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Google Scholar

by Michael Nielsen on November 19, 2004

Google Scholar. It doesn’t find everything – hardly surprising – but it did find interesting things I didn’t previously know about, on topics where I thought I knew the literature. Count me as impressed, and likely to use it further.

Via Patrick Nielsen Hayden and Dave Bacon.

Update: Well. Having just replied to a referee report, I can say that “Google Scholar” was exceedingly useful. Now it just needs to be linked to’s “look inside a book”, wikipedia, MathWorld, and PlanetMath.

It also appears to be a great way of constructing reading lists: search for your topic of interest, and look to see what comes up first. Eventually, pagerank may be a better measure of impact and utility than citations. Describing potential problems caused by this is left as an exercise for the reader…

From → General

  1. Aaron permalink

    I’d be very wary of doing research on Wikipedia, or any wiki, really.

  2. I tend to be somewhat more skeptical of wikipedia than most of the other named sources. But the signal to noise is high enough that I often find it useful, particularly for finding keywords I didn’t know were relevant to my topic of interest. And it’s not like there’s not a lot of papers that aren’t wrong, sometimes incredibly badly.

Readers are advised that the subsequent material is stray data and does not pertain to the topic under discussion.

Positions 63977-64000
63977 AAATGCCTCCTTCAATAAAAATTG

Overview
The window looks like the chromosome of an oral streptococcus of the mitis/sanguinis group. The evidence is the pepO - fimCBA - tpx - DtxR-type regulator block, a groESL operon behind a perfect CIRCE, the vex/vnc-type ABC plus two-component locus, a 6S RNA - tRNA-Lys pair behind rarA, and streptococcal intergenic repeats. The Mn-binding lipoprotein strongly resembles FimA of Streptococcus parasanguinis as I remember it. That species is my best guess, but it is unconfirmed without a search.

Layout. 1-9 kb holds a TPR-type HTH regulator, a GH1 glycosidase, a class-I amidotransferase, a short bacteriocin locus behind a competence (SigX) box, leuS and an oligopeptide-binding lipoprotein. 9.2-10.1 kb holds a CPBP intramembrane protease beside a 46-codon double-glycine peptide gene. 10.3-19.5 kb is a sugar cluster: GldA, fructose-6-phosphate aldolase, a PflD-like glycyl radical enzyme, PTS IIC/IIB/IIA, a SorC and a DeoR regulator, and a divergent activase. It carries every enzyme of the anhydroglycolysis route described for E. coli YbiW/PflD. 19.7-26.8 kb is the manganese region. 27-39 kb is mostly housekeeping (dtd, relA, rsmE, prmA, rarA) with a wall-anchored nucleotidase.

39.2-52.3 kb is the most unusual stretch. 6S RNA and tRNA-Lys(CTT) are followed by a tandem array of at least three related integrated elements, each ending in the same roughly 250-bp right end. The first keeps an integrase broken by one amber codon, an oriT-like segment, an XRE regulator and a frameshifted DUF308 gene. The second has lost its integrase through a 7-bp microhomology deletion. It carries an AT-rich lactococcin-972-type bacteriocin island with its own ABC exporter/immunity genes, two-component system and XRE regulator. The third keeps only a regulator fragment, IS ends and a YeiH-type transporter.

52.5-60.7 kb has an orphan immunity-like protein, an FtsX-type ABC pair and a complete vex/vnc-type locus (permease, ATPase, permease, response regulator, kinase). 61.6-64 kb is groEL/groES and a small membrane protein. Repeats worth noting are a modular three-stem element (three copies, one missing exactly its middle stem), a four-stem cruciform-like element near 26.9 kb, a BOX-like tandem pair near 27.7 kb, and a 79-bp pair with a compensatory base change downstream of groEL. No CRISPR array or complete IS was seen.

3. Impressive. Really.

    Just the same week this is announced, I am risking myself to spam (well, pseudo) all the physics community with an automated “cited by” alert. And Now it seems that google could be able to set it up in a couple script lines. Hmm.

  4. agm permalink

    It needs some sorting options, such as by number of citations or by date. Useful for working the chain of references back to (or up to) what you need.

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